Hitachi SR2201

No.1 in Jun 1996

The first six lists featured a see-saw battle between the United States and Japan for the No. 1 position. The seventh list, published at the Supercomputer 1996 in Mannheim, saw Japan maintain its hold on the top spot, but with the University of Tokyo displacing the National Aerospace Laboratory of Japan. The No. 1 system was a 1,024-processor SR2201 built by Hitachi. It achieved 232.4 gigaflops running the Linpack benchmark.

The Hitachi SR2201 was a distributed memory parallel system that was introduced in March 1996. Its processor, the 150 MHz HARP-1E based on the PA-RISC 1.1 architecture, solved the cache miss penal...


No.1 in Nov 1996

The eighth TOP500 list was topped by a 2,048 processor CP-PAC built by Hitachi and installed at the Center for Computional Science at the University of Tsukuba in Japan. The system, which was a non-commercial extension of the Hitachi SR2201, achieved 368.20 gigaflops in running the Linpack benchmark. The CP-PACS Project aimed to develop a massively parallel computer designed to achieve high performance for numerical research of the major problems of computational physics. Planning started in the summer of 1991 and a proposal to the Ministry of Education, Science and Culture was approved in the spring of 1992 as one of projects of th...


No.1 from Jun 1997 until Jun 2000

Intel’s ASCI Red supercomputer was the first teraflop/s computer, taking the No.1 spot on the 9th TOP500 list in June 1997 with a Linpack performance of 1.068 teraflop/s.

Intel’s ASCI Red marked the beginning of a new supercomputer era. In the mid-90s when vector computers started to become less important, The U.S. Department of Energy’s ASCI (Accelerated Strategic Computing Initiative) program, which focused on defense applications, opened up a completely new source of funds. ASCI Red was the first product of this initiative and laid the foundation for the U.S. dominance in the production and implemen...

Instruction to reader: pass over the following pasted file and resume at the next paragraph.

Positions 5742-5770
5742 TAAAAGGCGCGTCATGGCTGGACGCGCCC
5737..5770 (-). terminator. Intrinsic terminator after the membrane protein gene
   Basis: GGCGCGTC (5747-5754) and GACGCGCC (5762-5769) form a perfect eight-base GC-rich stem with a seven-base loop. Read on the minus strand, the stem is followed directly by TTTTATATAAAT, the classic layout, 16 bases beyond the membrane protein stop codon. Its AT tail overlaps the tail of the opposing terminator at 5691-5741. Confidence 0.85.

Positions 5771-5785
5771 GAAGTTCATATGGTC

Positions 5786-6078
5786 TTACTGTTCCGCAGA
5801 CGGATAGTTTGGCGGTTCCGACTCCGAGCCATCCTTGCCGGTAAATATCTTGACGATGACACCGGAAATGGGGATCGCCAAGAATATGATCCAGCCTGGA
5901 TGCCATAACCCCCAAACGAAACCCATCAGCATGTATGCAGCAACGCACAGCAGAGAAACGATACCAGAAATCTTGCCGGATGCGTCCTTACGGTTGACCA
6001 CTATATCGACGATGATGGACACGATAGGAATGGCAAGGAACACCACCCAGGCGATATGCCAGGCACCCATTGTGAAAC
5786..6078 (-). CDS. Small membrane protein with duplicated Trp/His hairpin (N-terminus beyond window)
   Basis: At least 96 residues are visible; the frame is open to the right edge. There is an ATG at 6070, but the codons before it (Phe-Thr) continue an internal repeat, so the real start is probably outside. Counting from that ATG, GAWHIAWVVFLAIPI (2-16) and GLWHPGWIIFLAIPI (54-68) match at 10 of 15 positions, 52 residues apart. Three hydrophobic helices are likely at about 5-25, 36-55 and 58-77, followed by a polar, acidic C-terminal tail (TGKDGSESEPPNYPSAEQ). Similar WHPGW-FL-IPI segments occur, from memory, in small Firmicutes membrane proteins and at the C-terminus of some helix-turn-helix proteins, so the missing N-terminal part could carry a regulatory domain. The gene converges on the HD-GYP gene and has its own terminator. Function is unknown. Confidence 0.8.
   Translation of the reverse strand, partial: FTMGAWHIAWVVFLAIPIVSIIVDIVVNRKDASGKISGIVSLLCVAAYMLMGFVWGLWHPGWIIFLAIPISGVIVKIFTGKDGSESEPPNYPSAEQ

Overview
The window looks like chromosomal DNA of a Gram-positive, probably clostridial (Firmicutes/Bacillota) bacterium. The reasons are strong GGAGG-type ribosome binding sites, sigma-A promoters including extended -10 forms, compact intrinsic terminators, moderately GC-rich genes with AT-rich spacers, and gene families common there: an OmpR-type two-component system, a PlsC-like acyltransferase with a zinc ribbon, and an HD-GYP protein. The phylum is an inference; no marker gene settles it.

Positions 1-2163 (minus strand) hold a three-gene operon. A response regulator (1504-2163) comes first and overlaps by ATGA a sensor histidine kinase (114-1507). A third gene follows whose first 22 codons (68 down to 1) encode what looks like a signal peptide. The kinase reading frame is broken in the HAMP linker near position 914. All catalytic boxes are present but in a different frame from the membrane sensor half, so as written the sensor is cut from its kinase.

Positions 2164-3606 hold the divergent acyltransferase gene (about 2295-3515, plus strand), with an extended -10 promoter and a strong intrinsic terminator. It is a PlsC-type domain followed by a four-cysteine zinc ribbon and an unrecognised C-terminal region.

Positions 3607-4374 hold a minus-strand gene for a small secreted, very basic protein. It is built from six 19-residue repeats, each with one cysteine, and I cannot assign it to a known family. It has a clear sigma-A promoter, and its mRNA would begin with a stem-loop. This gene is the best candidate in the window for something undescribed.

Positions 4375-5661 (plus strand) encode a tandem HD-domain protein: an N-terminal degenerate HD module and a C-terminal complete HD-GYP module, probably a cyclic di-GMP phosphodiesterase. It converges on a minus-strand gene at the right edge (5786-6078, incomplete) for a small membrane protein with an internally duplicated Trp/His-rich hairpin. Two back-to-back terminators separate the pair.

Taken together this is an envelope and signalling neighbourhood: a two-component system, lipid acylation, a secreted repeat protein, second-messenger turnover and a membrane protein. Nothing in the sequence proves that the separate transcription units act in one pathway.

The Earth Simulator

No.1 from Jun 2002 until Jun 2004

The Earth Simulator supercomputer at the Earth Simulator Center in yokohama, Japan, took the No. 1 spot in June 2002 with a performance of 35.86 Tflop/s (trillions of calculations per second) running the Linpack benchmark – almost five times higher than the performance of the IBM ASCI White system that had stood at the top of the previous three lists. This powerful leapfrogging to the top by a system so much faster than the previous top system is unparalleled in the history of the TOP500. The performance gap also kept the Earth System at No. 1 for five consecutive lists.

The Earth Simulator was a highly parallel vector supercom...

ASCI White

No.1 from Nov 2000 until Nov 2001

The IBM ASCI White system located at Lawrence Livermore National Laboratory took the No. 1 position in November 2000 with 4.9 teraflop/s Linpack performance. This system was built with 512 nodes, each of which contained 16 IBM Power3 processors using a shared memory. This type of hierarchical architecture was becoming more and more common for systems used in HPC.

By June 2001, Linpack performance on ASCI White had improved to 7.2 teraflop/s, keeping it in the No. 1 position for two more lists.

Located in a classified area at Lawrence Livermore National Laboratory, ASCI White was housed in over two hundred cabinets and covered a spac...


No.1 from Nov 2004 until Nov 2007

In November 2004, the DOE/IBM BlueGene/L beta system was able to claim the No. 1 position with its record Linpack benchmark performance of 70.72 teraflop/s. This system was assembled and tested at the IBM Rochester site. Once completed, the machine was moved to Lawrence Livermore National Laboratory in Livermore, Calif. In what became a familiar pattern, BlueGene/L was upgraded three times, keeping it atop seven consecutive lists.

In June 2005, the system was doubled in size from the original configuration and reached a new record Linpack benchmark performance of 136.8 TFlop/s. By November 2005, BlueGene/L had again been doubl...


No.1 from Jun 2008 until Jun 2009

In June 2008, the new No. 1 system was an IBM system installed the U.S. Department of Energy’s Los Alamos National Laboratory and called “Roadrunner.” The machined achieved performance of 1.026 petaflop/s — becoming the first supercomputer ever to reach this milestone. At the same time, Roadrunner was also one of the most energy efficient systems on the TOP500.

The Roadrunner system is based on the IBM QS22 blades which were built with advanced versions of the processor in the Sony PlayStation 3. Roadrunner differed from many contemporary supercomputers in that it was a hybrid system, using two different pro...